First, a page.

Baltimore Ecosystem Study Institute of Ecosystem Studies

2017 BES Annual Meeting Presentation and Poster Abstracts



 
Initial results from a long-term stream metabolism monitoring network across Baltimore
 
Reisinger, AJ
Co-Authors: Emma J. Rosi Peter M. Groffman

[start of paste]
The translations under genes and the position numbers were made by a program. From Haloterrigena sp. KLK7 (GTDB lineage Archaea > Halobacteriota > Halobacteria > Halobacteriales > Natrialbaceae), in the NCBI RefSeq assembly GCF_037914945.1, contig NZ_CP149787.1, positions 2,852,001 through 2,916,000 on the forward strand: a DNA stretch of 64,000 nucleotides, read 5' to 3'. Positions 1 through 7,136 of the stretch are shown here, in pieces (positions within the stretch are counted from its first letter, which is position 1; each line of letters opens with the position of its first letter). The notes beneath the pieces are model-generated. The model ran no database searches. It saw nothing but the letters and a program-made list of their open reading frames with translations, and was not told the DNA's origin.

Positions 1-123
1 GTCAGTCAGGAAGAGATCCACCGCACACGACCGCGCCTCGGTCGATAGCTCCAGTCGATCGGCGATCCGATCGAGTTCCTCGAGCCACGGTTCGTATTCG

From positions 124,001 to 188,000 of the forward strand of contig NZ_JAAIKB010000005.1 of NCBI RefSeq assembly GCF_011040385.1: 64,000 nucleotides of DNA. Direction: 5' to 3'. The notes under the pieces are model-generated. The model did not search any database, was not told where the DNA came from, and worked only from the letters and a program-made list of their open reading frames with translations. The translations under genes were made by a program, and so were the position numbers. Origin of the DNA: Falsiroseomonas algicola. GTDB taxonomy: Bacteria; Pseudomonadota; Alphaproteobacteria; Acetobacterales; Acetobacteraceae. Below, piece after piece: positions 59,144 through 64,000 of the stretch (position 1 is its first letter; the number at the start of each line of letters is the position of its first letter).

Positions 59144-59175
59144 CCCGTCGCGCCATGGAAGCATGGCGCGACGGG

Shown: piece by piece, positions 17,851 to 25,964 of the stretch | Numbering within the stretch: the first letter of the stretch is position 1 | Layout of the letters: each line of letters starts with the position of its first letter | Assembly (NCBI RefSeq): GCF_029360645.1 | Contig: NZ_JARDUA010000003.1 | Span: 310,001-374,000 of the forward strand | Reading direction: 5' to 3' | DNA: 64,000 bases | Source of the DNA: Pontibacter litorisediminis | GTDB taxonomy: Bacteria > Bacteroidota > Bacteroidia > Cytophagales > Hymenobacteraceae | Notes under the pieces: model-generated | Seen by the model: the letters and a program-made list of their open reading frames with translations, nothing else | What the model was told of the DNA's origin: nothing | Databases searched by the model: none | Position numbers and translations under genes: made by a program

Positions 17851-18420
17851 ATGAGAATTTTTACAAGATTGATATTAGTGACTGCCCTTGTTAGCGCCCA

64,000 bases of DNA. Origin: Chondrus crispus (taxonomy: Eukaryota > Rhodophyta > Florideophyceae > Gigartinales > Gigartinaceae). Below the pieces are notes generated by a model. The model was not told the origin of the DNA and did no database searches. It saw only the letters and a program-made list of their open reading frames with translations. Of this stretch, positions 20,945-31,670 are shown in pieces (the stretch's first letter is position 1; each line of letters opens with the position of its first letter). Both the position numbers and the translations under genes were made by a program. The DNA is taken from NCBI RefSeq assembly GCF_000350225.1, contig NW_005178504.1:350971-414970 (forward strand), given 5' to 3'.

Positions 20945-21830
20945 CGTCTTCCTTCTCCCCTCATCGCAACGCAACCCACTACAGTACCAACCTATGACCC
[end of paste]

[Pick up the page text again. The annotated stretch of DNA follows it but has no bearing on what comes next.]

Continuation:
Abstract: Stream metabolism represents the overall energy budget of a stream, and balances the process of gross primary production (GPP) and ecosystem respiration (ER). Stream metabolism integrates a range of biological processes and provides an integrative metric to assess the overall functioning of a stream, with implications for other processes such as nutrient cycling and food web dynamics. Beginning in February, 2016, we deployed dissolved oxygen, temperature, and photosynthetically active radiation sensors at the eight long-term stream monitoring sites of the Baltimore Ecosystem Study (BES). These sensors, coupled with standard modeling approaches, allow us to estimate daily GPP and ER, and will remain deployed to provide an additional long-term datastream for BES. Currently, we have successfully modeled metabolism at all eight monitoring sites for 6 - 8 months from February to November 2016. Preliminary results suggest that urbanization increases GPP but does not have as large of an effect on ER. This result leads to urban streams being less heterotrophic, or even autotrophic, representing more of a carbon sink and reiterating other studies which have shown that urban streams have high rates of biogeochemical functioning. Additionally, GPP is highly seasonal due to changes in riparian canopy cover altering light availability for photosynthesis. This seasonality is particularly evident in reference and exurban/suburban sites, whereas more urbanized streams exhibit reduced seasonality, likely caused by a reduction in riparian vegetation. These preliminary results highlight the potential insights to be gained from the continued monitoring of urban stream metabolism across the Baltimore area.